inspired the Creation of the Tortoise and Hare in Copley Square
I was born and grew up in Newton. The Boston
Marathon has been part of my life as long as I can remember. The
only marathons I havent watched were when I lived out of state.
My family had friends who lived on Commonwealth Avenue about half
way up Heartbreak Hill. We would go there every year
and prepare orange slices and cups of water at a little stand that
we created. There were no official water stops then.
I loved watching the men, there were only men then, as they sweated
and pulled themselves up that long, long hill - knowing that they
would be able to finish the race if they could manage this tough
climb. When I grew up, I became a runner, having always been an
athlete. I didnt do the Boston Marathon, just the Bonnie Belle,
but I ran all year round and loved the exhilaration that it elicited.
After watching the 1991 Marathon, I started thinking
about what a sculpture might be like for the Boston Marathon, the
oldest foot race in the United States. I wanted to create a sculpture
that would be attractive to children, yet be a meaningful metaphor
for the race. I knew the marathon was based on a Greek warrior who
in 490 B.C. ran approximately 25 miles to announce the news of a
great military victory. The Greek connection of using another kind
of race, that of the fable of the Tortoise and the Hare created
by Aesop ( ?620- 560 B.C.) came to mind. I couldnt show a
man running, or a woman, or a person in a wheelchair. It would be
impossible to portray all the people from all over the world who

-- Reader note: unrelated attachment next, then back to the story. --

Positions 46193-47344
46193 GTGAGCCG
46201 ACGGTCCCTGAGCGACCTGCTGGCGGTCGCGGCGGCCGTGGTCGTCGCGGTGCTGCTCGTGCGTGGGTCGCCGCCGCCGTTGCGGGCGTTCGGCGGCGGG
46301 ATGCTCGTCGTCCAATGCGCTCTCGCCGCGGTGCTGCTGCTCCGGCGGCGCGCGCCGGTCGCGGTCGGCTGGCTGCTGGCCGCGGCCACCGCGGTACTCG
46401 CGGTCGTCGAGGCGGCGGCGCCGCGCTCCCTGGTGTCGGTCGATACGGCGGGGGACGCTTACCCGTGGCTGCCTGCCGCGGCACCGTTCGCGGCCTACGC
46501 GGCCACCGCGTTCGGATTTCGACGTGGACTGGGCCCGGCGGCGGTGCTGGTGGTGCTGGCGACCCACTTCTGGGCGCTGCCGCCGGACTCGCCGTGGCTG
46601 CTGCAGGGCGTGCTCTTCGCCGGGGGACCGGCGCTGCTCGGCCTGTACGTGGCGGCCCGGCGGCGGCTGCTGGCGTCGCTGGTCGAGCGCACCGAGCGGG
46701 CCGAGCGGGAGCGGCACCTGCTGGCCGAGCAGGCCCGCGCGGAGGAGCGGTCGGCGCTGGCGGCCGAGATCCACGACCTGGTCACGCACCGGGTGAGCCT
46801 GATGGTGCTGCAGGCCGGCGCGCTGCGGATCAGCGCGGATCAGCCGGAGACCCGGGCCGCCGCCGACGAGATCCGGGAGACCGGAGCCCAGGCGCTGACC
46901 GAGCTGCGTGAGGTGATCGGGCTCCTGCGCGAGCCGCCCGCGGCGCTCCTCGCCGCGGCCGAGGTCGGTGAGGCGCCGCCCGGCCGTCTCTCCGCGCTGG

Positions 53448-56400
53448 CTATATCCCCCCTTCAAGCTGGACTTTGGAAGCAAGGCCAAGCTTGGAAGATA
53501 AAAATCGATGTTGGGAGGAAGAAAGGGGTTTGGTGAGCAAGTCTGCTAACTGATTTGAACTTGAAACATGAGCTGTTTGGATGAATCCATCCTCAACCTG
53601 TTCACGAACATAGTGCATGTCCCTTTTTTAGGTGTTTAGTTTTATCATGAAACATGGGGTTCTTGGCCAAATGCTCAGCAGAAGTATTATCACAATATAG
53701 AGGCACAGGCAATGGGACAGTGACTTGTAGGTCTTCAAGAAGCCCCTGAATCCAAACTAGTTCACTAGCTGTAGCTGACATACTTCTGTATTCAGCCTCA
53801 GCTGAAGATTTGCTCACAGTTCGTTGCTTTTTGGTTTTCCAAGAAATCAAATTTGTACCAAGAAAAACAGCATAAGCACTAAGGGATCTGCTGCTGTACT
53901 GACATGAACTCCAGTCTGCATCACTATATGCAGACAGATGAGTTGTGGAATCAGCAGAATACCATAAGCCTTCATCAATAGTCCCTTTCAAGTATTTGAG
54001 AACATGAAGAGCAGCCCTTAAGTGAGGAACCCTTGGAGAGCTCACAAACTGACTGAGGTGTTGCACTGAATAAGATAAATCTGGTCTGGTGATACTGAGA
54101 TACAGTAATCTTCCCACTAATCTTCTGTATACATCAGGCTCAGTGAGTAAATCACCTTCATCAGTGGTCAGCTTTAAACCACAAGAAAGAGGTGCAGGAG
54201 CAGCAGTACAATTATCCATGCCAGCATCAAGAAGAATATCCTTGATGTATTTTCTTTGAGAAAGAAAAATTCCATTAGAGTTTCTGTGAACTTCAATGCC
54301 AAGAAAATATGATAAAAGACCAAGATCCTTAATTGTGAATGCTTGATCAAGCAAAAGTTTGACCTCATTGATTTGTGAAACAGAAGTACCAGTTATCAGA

run. The tortoise and the hare seemed a perfect metaphor to represent
the wide variety of people who participate in the marathon - people
of all ages, shapes and sizes, many of whom finish, but walk over
the finish line.
Some of the marathon runners I know run just to
finish, they dont expect to win, they are challenged and want
to have that wonderful sense of accomplishment. Persistence pays
off. Slow and steady wins the race. They want to be a part of one
of the most important sports event in the country. 1996 was the
100th anniversary of the Boston Marathon. I wanted to do something
to commemorate that event.
I hope that children will cherish these animals
- pat them, hug them and learn the important lesson that the fable
teaches. After all, children are our future and they are the runners
and citizens of tomorrow.
The Friends of Copley Square have sponsored this
sculpture and they believed the fable was an ideal coupling of it
and the Boston Marathon. The sculpture brings a needed human factor
which is significant to the neighborhood and its children.